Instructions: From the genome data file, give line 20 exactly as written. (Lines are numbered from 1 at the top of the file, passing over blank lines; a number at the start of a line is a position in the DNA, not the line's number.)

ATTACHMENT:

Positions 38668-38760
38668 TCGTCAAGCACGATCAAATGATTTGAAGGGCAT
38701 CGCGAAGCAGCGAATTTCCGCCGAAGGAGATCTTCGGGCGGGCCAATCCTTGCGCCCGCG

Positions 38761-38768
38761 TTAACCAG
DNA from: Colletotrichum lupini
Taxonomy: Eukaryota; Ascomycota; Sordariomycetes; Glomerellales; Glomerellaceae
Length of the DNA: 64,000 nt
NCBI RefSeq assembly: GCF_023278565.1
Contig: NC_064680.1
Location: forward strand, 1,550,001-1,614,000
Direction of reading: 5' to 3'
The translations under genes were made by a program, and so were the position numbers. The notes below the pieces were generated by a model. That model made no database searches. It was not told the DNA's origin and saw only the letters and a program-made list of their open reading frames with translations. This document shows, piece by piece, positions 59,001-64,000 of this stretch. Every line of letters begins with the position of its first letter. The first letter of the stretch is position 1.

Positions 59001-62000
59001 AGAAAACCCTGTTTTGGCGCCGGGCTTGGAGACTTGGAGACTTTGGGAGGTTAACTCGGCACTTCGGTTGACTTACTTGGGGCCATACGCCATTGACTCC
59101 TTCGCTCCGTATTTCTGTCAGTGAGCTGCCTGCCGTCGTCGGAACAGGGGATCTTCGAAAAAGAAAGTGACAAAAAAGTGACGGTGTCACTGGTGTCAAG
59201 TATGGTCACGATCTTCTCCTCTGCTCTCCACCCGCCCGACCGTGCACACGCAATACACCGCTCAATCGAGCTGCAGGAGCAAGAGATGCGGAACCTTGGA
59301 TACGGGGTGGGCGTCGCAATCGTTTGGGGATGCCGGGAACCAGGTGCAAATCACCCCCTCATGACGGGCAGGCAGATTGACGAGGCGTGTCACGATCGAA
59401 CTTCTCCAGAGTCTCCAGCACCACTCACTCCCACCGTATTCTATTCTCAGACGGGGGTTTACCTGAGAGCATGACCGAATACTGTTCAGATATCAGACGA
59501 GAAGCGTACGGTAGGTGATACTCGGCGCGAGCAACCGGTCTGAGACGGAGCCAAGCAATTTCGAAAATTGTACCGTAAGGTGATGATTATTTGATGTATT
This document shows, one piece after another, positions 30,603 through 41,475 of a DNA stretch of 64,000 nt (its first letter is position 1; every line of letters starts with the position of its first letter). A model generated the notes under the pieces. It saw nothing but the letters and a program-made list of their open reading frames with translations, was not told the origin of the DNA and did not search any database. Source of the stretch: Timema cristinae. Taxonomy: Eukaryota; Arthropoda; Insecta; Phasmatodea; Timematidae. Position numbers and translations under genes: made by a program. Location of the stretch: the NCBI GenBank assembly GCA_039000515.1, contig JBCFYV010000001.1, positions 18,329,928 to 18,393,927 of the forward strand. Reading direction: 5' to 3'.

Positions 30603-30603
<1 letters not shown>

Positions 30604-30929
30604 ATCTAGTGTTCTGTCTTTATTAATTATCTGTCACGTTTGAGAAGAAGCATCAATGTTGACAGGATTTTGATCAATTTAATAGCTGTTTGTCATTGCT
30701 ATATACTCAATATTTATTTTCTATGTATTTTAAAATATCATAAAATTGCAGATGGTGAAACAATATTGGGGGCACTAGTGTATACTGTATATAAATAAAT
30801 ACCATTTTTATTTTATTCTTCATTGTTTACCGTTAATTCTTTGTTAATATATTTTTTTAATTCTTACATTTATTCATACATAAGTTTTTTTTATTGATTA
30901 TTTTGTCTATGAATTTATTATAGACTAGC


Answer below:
59501 GAAGCGTACGGTAGGTGATACTCGGCGCGAGCAACCGGTCTGAGACGGAGCCAAGCAATTTCGAAAATTGTACCGTAAGGTGATGATTATTTGATGTATT